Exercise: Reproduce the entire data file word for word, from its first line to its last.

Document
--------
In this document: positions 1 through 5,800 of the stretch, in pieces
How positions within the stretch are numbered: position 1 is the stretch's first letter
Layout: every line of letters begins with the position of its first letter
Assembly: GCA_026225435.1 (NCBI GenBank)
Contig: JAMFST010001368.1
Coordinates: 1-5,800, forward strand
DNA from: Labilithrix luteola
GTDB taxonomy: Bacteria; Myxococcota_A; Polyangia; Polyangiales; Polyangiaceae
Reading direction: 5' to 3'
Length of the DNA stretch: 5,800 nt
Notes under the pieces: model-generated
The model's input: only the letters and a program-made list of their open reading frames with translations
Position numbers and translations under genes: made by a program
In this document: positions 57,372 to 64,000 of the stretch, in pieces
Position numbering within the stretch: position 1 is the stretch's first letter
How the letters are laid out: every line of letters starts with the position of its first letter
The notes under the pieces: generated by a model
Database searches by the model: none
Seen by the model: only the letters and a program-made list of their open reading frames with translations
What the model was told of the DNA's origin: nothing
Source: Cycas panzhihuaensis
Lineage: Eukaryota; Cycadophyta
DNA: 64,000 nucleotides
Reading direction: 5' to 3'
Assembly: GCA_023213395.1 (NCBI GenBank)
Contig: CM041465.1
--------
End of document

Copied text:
In this document: positions 1 through 5,800 of the stretch, in pieces
How positions within the stretch are numbered: position 1 is the stretch's first letter
Layout: every line of letters begins with the position of its first letter
Assembly: GCA_026225435.1 (NCBI GenBank)
Contig: JAMFST010001368.1
Coordinates: 1-5,800, forward strand
DNA from: Labilithrix luteola
GTDB taxonomy: Bacteria; Myxococcota_A; Polyangia; Polyangiales; Polyangiaceae
Reading direction: 5' to 3'
Length of the DNA stretch: 5,800 nt
Notes under the pieces: model-generated
The model's input: only the letters and a program-made list of their open reading frames with translations
Position numbers and translations under genes: made by a program
In this document: positions 57,372 to 64,000 of the stretch, in pieces
Position numbering within the stretch: position 1 is the stretch's first letter
How the letters are laid out: every line of letters starts with the position of its first letter
The notes under the pieces: generated by a model
Database searches by the model: none
Seen by the model: only the letters and a program-made list of their open reading frames with translations
What the model was told of the DNA's origin: nothing
Source: Cycas panzhihuaensis
Lineage: Eukaryota; Cycadophyta
DNA: 64,000 nucleotides
Reading direction: 5' to 3'
Assembly: GCA_023213395.1 (NCBI GenBank)
Contig: CM041465.1